I was checking out a book on Overdrive at the beginning of this week for 21 days and was informed that the book was due on Dec. 30. This means, among other things, that New Year’s Eve is only 22 days away and that the start of the New Year, indeed, the start of a new decade, is a mere 23 days away. My how time flies when ..... (you fill in the rest of the phrase or choose from one of these tropes: when you’re having fun; when you’ve got a groove going; when you get to a certain age; when you get towards the end of the year). Or as Virgil said, “Time flies never to be recalled.” As the end of the year looms in the not-too-distant future, it’s easy to get nostalgic, not only for the days and months of this year, but all the days and years of previous years. The library had it’s 55th anniversary on Dec. 1. Things certainly have changed in this library and libraries generally. Our community has changed so much in those 55 years as well. Change is the only constant of life, which I believe Heraclitus said in about 500 BCE. Speaking of change, you may have noticed that the library catalog and some of its menus have changed since a week ago. These changes are due to the migration of all our data to a new and improved interface. Searching should be easier (once you get used to it) and all the functionality you’re used to should still be there and possibly enhanced. As we head towards the New Year, I urge you to embrace these changes as improvements. Reflect on the passage of time and the changes that passage brings. I’ll leave you with possibly my favorite quote about time(by Terry Wogan): “Time flies like an arrow; fruit flies like a banana.” Keep smiling! Enjoy the new books listed below.

New Arrivals

Non-Fiction

“Hymns of the Republic: the Story of the Final Year of the American Civil War” by S.C. Gwynne. From the New York Times best-selling and award-winning author of “Empire of the Summer Moon” and “Rebel Yell” comes an epic account of the dramatic conclusion of the American Civil War.

“Leadership in War: Essential Lessons From Those Who Made History” by Andrew Roberts. The award-winning author of Churchill presents a comparison of nine world leaders, from Napoleon and Hitler to FDR and Thatcher, whose strengths and weaknesses shaped the course of major wars and human history.

“Three Days at the Brink: FDR’s Daring Gamble to Win World War II” by Bret Baier & Catherine Whitney. The Fox political anchor and best-selling author of “Three Days in Moscow” presents a suspenseful history of the secret, highly influential 1943 Tehran Conference between the 32nd American President, Winston Churchill and Joseph Stalin.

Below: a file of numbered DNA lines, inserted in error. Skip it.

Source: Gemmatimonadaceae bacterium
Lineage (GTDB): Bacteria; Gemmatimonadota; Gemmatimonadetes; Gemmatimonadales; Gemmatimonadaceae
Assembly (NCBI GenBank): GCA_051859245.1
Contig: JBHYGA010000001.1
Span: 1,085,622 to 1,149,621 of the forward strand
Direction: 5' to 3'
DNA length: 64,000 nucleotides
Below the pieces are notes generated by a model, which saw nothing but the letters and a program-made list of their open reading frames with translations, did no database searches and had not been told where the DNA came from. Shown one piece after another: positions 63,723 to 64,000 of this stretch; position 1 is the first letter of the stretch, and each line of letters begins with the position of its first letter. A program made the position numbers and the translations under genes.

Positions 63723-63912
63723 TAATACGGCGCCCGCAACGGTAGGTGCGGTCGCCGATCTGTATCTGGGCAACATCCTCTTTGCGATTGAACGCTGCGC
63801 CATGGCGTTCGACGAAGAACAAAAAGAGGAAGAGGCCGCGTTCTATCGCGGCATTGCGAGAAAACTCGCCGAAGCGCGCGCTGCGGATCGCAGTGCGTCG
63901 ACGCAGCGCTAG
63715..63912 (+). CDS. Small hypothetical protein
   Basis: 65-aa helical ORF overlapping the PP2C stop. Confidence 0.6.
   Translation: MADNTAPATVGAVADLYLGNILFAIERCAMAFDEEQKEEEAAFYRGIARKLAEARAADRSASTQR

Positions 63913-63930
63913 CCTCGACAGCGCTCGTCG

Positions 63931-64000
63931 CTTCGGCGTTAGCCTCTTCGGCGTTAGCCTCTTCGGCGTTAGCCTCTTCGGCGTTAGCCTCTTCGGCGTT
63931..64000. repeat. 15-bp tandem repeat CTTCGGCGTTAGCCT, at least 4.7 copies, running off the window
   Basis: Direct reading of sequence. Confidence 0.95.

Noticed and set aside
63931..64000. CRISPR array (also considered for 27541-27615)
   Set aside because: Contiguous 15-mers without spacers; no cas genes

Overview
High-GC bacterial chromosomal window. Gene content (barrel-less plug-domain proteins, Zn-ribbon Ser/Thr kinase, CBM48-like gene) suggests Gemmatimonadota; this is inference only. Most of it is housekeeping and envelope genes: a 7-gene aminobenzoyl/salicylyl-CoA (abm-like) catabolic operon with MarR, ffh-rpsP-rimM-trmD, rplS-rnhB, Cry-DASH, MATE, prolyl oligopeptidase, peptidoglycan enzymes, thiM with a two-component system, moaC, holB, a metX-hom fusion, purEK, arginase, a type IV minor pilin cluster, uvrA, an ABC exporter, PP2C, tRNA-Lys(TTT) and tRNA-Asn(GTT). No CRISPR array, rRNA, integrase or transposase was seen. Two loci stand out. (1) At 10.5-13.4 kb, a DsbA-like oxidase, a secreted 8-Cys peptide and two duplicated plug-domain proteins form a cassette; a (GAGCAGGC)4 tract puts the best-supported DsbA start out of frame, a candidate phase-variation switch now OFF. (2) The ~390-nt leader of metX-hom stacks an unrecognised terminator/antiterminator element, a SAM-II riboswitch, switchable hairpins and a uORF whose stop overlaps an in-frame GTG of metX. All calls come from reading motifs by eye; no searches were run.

“No Stopping Us Now: A History of Older Women in America” by Gail Collins. A lively social history of women and aging in America by the acclaimed New York Times columnist and author of “When Everything Changed” explores key transformations in perceptions about a woman’s marriageability, fertility and employability.

Fiction

“In the Land of Long Lost Friends, No. 20 (No.1 Ladies Detective Agency)” by Alexander McCall Smith. In the latest book in the widely beloved No. 1 Ladies’ Detective Agency series, Precious Ramotswe takes on a case for a childhood acquaintance and finds that family relationships are always a tricky proposition—even for Botswana’s premier female detective.

“Meant to Be Yours, No. 5 (Happily Inc.)” by Susan Mallery. The best-selling author of “Thrill Me” and “California Girls” presents a latest romance set in the small wedding-tourist community of Happily Inc., California, in a series entry that is complemented by a bonus story.

“What Happens in Paradise, No. 2 (Paradise)” Elin Hilderbrand. A follow-up to the best-selling “Winter in Paradise” finds Irene and her sons returning to St. John to investigate her late husband’s secret double life before uncovering surprising truths about their own realities and futures.

“Wyoming Heart, No. 9 (Wyoming Men)” by Diana Palmer. A gruff rancher who works the land with his bare hands in spite of his wealth unexpectedly falls in love with his troublesome neighbor, a city-bred writer who urges him to open his heart to her world.

“The Night Fire, No. 2 (Renee Ballard and Harry Bosch)” by Michael Connelly. Receiving a notebook with details about a 20-year cold case, homicide detective Harry Bosch teams up with LAPD detective Renée Ballard before uncovering disturbing clues about his late mentor. By the best-selling author of “Dark Sacred Night.”

“The Pursuit” by Joyce Carol Oates. A new bride experiences a recurrence of a childhood nightmare before attempting suicide, compelling her husband to uncover her torturous upbringing by an abusive parent. By the National Book Award-winning author of “We Were the Mulvaneys.”

“The Shape of Night” by Terri Gerritsen. Moving to a coastal community in Maine, a woman trying to outrun her past is confronted by a string of murders and the ghost of a sea captain who is haunting her isolated home. By the best-selling author of “Harvest.”

“Stealth, No. 51 (Stone Barrington)” by Stuart Woods. Abruptly dispatched to a remote region of the UK, Stone Barrington teams up with two brilliant colleagues only to land in a trap that reveals a rival power’s lethal agenda and the larger conspiracy of a criminal mastermind.

“Takes One to Know One” by Susan Isaacs. A retired FBI agent-turned-Long Island housewife taps into her investigative past when she begins to suspect that her neighbor is harboring criminal secrets. By the award-winning author of “Any Place I Hang My Hat.”

If you would care to reserve any of these titles, give us a call at 846-5482 and have your library card handy! The library is open from 9 a.m. to 8 p.m. Monday through Thursday, from 9 a.m. to 5:30 p.m. on Friday, from 9 a.m. to 5 p.m. Saturday, and from 1 p.m. to 5 p.m. on Sunday. Can’t make it in when we’re open? Call and ask about our electronic locker system.

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